Committee aims to create peer-to-peer mental health support

Under a proposal, students could seek mental health support from trained students.

Committee aims to create peer-to-peer mental health support

Kyle Stowe

A new University of Minnesota committee is proposing a peer-to-peer support network that would enable students to seek mental health support from student volunteers.

As part of an initiative to increase mental health resources for students on campus, the Student Mental Health Advisory Committee is developing a program in which trained student volunteers could help their peers deal with mental and emotional health issues in a low-stress environment.

“We’re trying to figure out a way to put together a peer support network to help some individuals who may be experiencing some difficult things that they may need a little advice on,” said recent University graduate Adam Moen, one of the committee’s leaders.

The proposal, called Peer Advocate Life Support, would also help students find recommended care options when needed.

Moen and Chris Luhmann, another University graduate, led the committee’s formation. They said they hope that if an alternative resource for students is in place, waiting times for the University’s other mental health resources will decrease.

“We were aware there were waitlists at Boynton [Health Service] and [University Counseling and Consulting Services],” Luhmann said. “It was really getting backed up.”

Committee leaders aim to partner with Boynton or another University office so the committee can get access to necessary resources, Luhmann said.

Boynton leaders heard the committee’s proposal last month. Chief Medical Officer Gary Christenson said they’re still considering the proposal among other mental health initiatives, including other peer-to-peer resources.

Christenson said Boynton is interested in developing a mental health advocate program similar to its Health Advocate program, where students provide support for common health issues in University residence halls.

The peer-to-peer plan is still in its developmental stages as leaders consider a possible physical location for the support network and look for financial backing.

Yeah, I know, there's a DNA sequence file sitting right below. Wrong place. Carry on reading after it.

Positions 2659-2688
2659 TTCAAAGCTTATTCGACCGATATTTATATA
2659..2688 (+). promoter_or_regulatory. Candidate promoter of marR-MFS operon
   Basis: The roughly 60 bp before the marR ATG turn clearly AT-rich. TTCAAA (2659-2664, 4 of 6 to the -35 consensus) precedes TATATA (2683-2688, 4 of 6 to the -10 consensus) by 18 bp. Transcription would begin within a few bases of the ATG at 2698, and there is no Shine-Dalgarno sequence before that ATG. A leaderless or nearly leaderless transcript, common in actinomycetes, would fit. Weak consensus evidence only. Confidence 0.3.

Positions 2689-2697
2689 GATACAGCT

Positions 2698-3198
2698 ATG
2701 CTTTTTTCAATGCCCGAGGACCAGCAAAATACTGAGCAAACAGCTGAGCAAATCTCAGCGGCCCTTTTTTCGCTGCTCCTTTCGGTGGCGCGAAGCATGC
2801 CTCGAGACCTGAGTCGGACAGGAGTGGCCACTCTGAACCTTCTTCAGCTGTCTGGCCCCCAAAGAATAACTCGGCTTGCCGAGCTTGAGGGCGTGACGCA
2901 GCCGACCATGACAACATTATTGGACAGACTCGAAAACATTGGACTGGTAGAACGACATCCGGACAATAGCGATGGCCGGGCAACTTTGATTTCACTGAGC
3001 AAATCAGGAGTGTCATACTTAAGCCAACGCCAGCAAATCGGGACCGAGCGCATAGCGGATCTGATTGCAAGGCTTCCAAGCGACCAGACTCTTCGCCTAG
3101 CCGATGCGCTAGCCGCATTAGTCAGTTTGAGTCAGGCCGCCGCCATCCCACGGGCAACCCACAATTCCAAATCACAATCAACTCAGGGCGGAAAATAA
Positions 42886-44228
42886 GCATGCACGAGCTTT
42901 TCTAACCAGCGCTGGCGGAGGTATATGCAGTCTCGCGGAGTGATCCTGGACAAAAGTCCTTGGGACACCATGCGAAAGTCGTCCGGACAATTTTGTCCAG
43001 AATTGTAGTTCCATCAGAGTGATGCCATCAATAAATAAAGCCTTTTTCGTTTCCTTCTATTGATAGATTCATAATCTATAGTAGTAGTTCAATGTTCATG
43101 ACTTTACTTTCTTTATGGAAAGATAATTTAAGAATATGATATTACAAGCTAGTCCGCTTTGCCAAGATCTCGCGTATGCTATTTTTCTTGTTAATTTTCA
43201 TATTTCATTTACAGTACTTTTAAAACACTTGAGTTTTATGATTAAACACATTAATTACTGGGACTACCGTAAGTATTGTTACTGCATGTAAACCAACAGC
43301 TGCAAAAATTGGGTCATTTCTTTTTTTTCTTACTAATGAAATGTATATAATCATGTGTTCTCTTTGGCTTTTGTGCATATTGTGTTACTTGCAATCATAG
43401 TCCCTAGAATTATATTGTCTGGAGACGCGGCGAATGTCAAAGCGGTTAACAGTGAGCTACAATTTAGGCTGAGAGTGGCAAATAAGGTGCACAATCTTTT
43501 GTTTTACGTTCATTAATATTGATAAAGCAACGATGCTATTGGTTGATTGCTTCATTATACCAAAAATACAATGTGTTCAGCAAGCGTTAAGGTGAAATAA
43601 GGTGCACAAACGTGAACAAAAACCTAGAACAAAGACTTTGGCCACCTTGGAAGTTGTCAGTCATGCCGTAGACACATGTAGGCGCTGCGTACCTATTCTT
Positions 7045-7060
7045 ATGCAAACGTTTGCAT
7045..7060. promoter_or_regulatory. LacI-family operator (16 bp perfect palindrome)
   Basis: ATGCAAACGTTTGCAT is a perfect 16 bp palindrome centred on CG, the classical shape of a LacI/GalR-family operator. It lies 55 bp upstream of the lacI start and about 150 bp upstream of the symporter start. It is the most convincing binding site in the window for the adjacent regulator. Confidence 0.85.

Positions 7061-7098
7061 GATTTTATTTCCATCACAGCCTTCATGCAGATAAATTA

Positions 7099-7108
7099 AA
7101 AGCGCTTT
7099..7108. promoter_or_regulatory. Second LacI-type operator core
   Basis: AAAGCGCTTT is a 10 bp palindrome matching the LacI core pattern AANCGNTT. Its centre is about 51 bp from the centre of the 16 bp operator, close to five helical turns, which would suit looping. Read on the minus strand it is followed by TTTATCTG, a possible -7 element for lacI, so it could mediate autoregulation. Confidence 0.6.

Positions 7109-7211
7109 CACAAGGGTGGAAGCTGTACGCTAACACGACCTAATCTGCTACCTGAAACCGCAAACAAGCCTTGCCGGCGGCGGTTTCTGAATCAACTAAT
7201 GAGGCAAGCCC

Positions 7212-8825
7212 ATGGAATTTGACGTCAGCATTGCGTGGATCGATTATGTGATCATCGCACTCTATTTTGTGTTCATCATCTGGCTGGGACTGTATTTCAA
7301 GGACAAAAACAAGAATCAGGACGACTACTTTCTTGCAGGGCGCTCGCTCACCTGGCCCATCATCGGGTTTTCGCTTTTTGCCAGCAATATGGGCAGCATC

“We’re still unsure of where this program will exist,” Luhmann said. “But it’s definitely something that’s on a lot of people’s radar.”

In forming its plan, the committee is looking for examples of peer-to-peer support networks at schools around the country, including the College of Charleston in South Carolina, which offers peer counseling services through its Counseling and Substance Abuse Services department.

The service includes a peer counseling hotline, walk-in visits and online chat support, program head Rachael McNamara said.

For the University’s plan, committee leaders proposed those services in addition to more extensive peer counseling services.

While McNamara said the program is working well at Charleston, she said they’re continually looking for ways to improve their peer counseling program.

“I’m never really satisfied,” she said.

Moen said his own bouts with depression while attending the University helped inspire the idea of forming a peer-to-peer mental health support network. After sharing experiences of his depression with friends, Moen said he recognized the advantages of getting support from his peers.

 “A lot of times we think we’re the only ones who experience the struggles we face in school,” he said, “but really, they’re quite common.”